You'll hear 'coding exercises' a lot as the answer to this question. And while these exercises certainly have some value (they certainly test a person's desire for the position as they have to do up to 20 hours of unpaid work!) you should use them carefully.
One problem is that, more often than not, these exercises are not related to the project/roll. Which seems crazy to me. If you do use exercises with a candidate, make sure they are designed to test their ability to do the job.
There are many other ways to discover if a programmer is a good candidate - without looking at a single line of code!
Get some Face Time:
You can tell so much from just talking to someone. From the inflection and tone of their voice to their body language. Restricting yourself to an audio or email exchange denies you of that valuable character insight.
Many freelancer platforms attempt to protect themselves from being disintermediated by heavily discouraging direct phone contact. Instead, they rely on simple online tests and gameable peer rating systems. While there is nothing wrong with either of the methods, they need to be combined with more personal techniques to build a more complete accurate picture of a candidate.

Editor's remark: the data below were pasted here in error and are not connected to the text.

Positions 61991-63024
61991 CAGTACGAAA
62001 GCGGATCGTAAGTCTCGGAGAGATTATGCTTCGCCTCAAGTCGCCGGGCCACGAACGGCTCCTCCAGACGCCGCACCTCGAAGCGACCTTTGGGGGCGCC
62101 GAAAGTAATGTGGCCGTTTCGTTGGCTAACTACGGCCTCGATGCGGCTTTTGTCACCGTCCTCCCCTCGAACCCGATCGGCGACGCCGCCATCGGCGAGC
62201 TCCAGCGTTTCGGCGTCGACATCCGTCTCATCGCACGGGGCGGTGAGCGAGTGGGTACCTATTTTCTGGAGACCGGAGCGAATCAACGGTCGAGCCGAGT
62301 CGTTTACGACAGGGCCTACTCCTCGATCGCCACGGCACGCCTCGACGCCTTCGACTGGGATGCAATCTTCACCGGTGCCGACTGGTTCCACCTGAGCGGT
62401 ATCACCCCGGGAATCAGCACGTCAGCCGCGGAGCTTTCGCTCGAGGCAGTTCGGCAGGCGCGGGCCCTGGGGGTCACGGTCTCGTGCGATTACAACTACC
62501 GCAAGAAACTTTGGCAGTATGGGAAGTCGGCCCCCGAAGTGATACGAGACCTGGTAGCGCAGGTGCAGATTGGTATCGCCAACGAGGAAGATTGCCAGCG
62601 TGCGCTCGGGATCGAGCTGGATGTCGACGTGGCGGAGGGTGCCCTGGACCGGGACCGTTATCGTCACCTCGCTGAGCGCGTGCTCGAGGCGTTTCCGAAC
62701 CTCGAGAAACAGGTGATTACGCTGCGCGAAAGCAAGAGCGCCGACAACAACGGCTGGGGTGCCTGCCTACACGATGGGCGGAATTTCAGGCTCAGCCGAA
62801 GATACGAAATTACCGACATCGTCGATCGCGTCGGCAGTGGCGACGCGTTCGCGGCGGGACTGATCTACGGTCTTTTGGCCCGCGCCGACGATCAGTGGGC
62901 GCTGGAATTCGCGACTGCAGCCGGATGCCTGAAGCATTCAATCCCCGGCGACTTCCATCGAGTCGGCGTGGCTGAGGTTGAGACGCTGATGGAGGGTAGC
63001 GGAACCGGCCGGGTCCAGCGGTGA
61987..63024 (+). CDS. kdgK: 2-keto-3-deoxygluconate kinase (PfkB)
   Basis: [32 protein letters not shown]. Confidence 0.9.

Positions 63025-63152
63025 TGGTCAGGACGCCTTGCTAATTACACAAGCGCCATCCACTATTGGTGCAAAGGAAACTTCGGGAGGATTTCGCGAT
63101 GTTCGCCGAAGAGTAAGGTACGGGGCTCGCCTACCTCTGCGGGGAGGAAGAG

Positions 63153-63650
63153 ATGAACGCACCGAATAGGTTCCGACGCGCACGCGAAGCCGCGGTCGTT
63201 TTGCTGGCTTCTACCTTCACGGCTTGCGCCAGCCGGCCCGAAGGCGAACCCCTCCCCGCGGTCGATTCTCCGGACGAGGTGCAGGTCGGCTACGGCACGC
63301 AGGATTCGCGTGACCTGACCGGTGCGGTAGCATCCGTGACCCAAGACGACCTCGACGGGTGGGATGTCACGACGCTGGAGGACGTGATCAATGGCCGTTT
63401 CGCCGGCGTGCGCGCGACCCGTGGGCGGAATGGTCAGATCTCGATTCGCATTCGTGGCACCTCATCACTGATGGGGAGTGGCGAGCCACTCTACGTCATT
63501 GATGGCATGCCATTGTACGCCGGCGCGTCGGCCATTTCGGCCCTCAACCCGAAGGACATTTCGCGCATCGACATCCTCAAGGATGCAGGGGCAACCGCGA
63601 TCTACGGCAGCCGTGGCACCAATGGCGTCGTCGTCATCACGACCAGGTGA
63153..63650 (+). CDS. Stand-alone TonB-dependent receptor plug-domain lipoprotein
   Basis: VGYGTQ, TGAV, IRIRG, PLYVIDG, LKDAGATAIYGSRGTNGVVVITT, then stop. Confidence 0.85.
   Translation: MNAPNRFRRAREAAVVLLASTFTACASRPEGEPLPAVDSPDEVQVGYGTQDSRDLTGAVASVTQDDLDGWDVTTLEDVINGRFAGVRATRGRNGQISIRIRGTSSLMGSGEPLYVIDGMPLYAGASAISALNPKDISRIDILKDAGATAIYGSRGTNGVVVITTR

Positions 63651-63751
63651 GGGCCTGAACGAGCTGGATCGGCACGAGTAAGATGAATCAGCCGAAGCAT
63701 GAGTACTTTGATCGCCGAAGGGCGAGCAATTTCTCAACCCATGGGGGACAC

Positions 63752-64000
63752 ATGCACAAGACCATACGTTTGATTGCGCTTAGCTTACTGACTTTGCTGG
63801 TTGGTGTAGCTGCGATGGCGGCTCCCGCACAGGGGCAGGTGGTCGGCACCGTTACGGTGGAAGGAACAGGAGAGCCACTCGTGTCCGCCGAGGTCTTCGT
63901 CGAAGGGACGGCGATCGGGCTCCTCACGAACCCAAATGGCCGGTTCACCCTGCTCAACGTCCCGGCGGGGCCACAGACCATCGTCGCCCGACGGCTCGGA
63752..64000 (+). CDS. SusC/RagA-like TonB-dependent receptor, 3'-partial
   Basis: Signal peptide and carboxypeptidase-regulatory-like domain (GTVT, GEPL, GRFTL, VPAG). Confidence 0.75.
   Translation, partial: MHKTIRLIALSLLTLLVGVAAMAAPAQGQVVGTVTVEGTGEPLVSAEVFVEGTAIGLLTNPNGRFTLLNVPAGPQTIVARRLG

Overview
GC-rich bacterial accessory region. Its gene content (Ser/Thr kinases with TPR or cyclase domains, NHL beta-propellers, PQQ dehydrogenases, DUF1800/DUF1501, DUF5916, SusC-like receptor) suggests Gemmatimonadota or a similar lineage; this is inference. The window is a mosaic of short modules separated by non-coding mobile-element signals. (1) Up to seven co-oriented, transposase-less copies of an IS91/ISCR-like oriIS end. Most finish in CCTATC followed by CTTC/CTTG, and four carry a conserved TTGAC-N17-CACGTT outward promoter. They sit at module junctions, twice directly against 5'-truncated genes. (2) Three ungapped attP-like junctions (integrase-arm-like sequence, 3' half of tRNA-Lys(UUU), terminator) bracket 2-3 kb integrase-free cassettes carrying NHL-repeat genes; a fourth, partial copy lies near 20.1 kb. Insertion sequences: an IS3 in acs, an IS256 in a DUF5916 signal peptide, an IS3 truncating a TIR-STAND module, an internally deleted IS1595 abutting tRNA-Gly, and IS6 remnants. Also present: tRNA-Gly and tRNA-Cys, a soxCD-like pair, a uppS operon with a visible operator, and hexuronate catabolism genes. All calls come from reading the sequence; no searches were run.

Ask for their Opinion:
Ask them about their favorite programming language and why. The way they answer will reveal a lot. If someone has a strong opinion about a topic it’s a good indicator they are passionate about it
Check them out on GitHub:
How much do they contribute to the industry at large and open source projects? As well as giving you an insight into their coding this gives you a great insight into their mindset and passion. Open source projects are a way people give back to the industry by helping to fix things for a greater good. Now that sounds like someone I would want on my team
How often do they deliver what they code?
Tinkering with code is one thing. Being able to ship a complete product is another. Find out about projects they have finished, which they haven't and what happened
How well spoken are they?
Are they good communicators? If they behave like a black box then you will struggle to work with them and hire a team around them.
How well do they write?
This is similar to the above point but distinct enough to matter. A great writer will often be better at their job, whether that be marketing or programming. My advice is simple here: when stuck between similar looking candidates, always hire the better writer.
Use a trial period:
It's a safe and fair way to test them on a project without not paying them for their time. At Scalable Path, we give clients a month to evaluate a developer. If it’s a good or bad fit, it will be obvious. And if not, both sides save themselves a lot of trouble and risk by testing out the situation first.
Apart from the coding exercises, these methods can be used by non-programmers and so are very useful for PM's when interviewing.